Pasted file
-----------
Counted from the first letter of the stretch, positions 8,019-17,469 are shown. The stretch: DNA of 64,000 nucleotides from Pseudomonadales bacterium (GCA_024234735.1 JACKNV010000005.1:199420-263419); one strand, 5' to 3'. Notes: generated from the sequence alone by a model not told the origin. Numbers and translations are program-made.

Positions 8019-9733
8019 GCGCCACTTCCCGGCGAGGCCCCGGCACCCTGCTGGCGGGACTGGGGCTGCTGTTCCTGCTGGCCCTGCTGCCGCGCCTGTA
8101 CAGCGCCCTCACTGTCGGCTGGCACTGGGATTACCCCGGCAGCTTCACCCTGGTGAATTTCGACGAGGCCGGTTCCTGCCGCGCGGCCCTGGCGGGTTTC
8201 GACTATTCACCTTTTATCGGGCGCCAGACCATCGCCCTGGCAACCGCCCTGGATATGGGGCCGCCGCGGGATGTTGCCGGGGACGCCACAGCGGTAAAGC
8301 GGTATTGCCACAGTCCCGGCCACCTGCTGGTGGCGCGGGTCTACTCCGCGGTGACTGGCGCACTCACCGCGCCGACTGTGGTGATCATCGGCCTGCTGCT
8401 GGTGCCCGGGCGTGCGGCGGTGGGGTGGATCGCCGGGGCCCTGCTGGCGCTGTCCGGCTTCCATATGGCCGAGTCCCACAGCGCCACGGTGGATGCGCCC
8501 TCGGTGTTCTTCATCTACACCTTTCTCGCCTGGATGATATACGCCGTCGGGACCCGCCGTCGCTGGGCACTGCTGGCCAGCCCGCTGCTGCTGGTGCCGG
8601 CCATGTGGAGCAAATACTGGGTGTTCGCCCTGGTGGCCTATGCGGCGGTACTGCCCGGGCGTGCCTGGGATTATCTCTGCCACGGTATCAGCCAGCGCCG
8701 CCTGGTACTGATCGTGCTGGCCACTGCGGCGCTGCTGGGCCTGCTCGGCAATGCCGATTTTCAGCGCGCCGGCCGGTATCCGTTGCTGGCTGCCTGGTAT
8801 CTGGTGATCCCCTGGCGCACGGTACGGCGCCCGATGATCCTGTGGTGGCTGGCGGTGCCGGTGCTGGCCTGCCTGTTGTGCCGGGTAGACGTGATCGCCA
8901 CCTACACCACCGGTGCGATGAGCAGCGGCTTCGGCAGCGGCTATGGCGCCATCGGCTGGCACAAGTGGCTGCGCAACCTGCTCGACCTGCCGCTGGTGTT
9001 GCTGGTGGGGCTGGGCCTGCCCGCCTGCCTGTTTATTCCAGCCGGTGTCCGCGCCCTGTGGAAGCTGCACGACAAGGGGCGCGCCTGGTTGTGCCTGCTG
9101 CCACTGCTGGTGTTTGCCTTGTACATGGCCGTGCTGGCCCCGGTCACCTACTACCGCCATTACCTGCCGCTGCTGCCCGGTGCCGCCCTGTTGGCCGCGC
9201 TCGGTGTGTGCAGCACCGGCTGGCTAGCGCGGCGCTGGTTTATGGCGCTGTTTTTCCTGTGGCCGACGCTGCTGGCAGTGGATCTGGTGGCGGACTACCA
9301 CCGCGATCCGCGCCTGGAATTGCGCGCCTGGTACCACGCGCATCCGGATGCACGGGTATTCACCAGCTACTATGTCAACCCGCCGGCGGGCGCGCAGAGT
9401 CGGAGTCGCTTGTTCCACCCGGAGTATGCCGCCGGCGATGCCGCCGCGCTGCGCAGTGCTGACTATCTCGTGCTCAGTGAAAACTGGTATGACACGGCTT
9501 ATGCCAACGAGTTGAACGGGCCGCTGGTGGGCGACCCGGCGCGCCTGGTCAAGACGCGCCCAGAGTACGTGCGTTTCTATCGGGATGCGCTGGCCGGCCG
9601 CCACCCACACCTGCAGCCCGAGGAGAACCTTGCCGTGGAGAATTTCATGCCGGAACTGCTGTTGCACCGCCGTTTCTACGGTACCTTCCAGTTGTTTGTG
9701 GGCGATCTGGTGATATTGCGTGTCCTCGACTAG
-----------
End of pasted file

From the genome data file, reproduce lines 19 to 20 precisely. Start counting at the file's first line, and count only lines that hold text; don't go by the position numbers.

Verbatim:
9601 CCACCCACACCTGCAGCCCGAGGAGAACCTTGCCGTGGAGAATTTCATGCCGGAACTGCTGTTGCACCGCCGTTTCTACGGTACCTTCCAGTTGTTTGTG
9701 GGCGATCTGGTGATATTGCGTGTCCTCGACTAG